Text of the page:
In late 2007, the New York City Taxi and Limousine Commission (TLC) mandated that all new taxis, the vast majority of which are required to have partitions, be hybrids or other vehicles that achieve 25 miles-per-gallon, disallowing the purpose-built stretch Ford Crown Victoria taxicab. The Metropolitan Taxicab Board of Trade has mounted a legal challenge, citing a 2008 engineer’s report that finds hybrids to be unsafe and unfit as New York City taxicabs. The mandate has been delayed and awaits a federal court ruling expected later this month.
On August 29, 2008, Richard D. Emery, an attorney for the Metropolitan Taxicab Board of Trade, wrote to automakers including Nissan, Toyota, Ford, Honda, General Motors and Volkswagen requesting that they certify that their hybrids or alternative fuel vehicles are manufacturer-approved to be used as taxicabs and safe when modified with partitions and other TLC requirements.
In a September 19th 2008 response to Mr. Emery, a spokesman for Honda said “Honda vehicles are not sold or recommended for use as taxicabs.” However, in a July 16, 2008 industry notice informing taxi owners which vehicles they can purchase for taxi use, the TLC lists the Honda Civic Hybrid as one of nine approved vehicles for taxi use.
Another automaker, Toyota, the largest manufacturer of hybrids in the world, has not responded to Mr. Emery. However, a Toyota spokesman told the New York Times on April 27, 2008, that “our engineers are nervous about it because they were not designed for commercial use.” According to the article, “Toyota did not help convert cars into taxis because they were not intended to be driven so heavily.” Still, in the July 16, 2008 TLC industry notice, the TLC lists 3 Toyotas, the Prius, Highlander and Camry on its approved vehicle list — 1/3 of all approved vehicles. Several Toyotas remain in service as New York City taxicabs.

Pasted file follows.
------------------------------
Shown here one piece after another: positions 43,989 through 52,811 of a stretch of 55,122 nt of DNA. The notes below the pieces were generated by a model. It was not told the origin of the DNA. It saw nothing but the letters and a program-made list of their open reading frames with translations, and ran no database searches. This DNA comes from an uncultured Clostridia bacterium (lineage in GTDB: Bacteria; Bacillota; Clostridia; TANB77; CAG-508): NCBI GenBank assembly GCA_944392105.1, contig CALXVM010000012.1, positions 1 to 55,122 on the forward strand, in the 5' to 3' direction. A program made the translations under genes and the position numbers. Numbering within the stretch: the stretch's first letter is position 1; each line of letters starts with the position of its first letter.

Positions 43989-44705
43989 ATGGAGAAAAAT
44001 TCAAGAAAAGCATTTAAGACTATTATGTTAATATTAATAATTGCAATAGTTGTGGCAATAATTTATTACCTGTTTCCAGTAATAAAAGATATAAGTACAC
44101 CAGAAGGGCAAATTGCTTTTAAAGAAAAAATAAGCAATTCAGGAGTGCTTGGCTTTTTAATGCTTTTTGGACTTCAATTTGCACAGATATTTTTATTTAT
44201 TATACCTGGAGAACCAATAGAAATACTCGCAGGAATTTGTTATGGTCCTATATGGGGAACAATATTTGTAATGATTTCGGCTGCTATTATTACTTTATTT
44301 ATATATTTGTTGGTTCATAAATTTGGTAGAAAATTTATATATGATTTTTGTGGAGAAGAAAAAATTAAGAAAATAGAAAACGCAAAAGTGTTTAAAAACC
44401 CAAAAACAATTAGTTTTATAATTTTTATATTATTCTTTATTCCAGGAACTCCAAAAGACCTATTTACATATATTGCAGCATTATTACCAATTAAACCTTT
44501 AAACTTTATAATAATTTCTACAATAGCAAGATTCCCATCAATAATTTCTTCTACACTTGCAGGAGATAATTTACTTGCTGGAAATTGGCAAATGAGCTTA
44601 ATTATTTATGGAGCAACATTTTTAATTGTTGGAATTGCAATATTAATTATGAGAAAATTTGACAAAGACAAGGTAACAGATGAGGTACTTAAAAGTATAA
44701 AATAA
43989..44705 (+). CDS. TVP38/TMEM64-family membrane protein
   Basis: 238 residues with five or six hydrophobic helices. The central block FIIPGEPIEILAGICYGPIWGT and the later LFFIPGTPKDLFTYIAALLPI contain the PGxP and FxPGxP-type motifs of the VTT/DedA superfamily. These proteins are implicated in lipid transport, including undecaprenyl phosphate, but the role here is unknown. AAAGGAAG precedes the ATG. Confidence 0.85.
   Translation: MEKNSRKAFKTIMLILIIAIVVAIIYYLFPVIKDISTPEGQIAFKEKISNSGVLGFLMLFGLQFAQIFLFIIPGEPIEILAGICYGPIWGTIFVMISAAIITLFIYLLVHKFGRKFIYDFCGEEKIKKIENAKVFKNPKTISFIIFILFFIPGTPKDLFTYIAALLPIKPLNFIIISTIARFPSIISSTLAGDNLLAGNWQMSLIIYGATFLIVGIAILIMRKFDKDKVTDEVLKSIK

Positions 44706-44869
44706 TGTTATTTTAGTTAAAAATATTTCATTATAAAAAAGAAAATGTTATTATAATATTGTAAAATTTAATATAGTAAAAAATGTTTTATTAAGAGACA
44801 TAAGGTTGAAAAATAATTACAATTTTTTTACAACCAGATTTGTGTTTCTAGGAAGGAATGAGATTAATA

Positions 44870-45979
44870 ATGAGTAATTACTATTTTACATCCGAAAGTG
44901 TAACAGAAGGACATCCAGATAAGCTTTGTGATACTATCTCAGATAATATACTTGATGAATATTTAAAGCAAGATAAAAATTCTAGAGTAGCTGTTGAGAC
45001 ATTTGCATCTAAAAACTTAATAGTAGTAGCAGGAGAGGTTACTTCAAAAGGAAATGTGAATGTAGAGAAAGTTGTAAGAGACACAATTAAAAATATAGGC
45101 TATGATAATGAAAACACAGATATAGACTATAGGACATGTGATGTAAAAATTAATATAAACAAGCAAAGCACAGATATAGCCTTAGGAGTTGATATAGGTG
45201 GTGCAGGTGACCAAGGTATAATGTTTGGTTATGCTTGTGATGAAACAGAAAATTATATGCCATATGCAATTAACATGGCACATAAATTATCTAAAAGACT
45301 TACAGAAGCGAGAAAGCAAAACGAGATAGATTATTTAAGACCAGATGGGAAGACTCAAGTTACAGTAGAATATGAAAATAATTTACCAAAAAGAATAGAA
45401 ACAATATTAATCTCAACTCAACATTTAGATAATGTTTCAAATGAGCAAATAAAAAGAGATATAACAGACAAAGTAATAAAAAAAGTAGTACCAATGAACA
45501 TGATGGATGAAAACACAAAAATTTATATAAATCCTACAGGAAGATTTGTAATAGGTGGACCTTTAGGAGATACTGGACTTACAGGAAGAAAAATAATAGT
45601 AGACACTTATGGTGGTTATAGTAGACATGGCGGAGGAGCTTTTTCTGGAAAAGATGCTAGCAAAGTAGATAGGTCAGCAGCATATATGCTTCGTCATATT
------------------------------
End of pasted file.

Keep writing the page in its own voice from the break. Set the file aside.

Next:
Nissan, which claims to be committing up to 200 Altima Hybrid taxicabs per month, refers Mr. Emery to a July 23, 2008 TLC letter that claims the partitions do not hinder side curtain airbag deployment. Nissan offers no crash test results on Altimas that are modified with partitions and concludes its response by stating: “If you have an underlying concern with the mandate to use fuel efficient vehicles, this situation is a result of New York policies, not Nissan’s actions.”